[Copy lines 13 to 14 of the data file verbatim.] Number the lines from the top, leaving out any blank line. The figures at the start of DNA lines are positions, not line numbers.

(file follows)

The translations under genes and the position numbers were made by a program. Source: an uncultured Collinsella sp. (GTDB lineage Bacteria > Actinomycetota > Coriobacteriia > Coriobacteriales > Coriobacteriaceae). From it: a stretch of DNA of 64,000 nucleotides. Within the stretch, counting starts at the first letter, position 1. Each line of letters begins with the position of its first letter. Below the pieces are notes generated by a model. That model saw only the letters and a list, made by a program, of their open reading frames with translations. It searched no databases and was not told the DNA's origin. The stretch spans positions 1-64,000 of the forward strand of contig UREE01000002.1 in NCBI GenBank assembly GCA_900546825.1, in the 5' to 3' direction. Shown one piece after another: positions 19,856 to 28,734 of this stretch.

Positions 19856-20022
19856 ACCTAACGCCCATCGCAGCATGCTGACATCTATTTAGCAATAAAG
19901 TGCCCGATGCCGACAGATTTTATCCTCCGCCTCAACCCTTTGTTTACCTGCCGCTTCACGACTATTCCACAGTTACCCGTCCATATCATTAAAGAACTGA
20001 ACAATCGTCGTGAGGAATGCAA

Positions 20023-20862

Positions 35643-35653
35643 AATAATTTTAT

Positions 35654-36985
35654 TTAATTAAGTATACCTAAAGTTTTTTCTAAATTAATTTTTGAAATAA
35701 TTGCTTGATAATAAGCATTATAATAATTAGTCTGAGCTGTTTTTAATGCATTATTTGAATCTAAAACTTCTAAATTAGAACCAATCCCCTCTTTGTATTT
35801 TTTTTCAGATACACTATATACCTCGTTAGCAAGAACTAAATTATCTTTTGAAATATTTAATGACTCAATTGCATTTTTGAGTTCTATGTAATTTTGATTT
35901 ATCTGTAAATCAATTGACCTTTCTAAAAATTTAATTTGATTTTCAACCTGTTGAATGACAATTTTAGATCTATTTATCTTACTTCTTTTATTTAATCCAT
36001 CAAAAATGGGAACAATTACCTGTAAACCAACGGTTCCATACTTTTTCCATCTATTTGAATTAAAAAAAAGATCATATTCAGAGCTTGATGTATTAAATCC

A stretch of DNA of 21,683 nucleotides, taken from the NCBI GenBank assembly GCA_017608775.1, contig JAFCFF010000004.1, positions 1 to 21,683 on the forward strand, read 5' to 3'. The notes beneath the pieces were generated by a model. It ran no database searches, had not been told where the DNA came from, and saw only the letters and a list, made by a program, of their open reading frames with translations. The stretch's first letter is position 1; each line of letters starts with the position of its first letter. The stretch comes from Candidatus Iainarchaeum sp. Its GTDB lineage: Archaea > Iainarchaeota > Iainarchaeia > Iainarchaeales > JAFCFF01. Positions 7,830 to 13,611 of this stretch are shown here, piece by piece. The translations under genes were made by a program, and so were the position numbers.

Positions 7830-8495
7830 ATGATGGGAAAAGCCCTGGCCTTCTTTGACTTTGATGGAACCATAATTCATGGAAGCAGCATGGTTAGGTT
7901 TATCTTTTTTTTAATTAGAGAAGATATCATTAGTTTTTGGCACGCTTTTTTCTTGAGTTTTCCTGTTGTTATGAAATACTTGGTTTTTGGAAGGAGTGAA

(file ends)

35901 ATCTGTAAATCAATTGACCTTTCTAAAAATTTAATTTGATTTTCAACCTGTTGAATGACAATTTTAGATCTATTTATCTTACTTCTTTTATTTAATCCAT
36001 CAAAAATGGGAACAATTACCTGTAAACCAACGGTTCCATACTTTTTCCATCTATTTGAATTAAAAAAAAGATCATATTCAGAGCTTGATGTATTAAATCC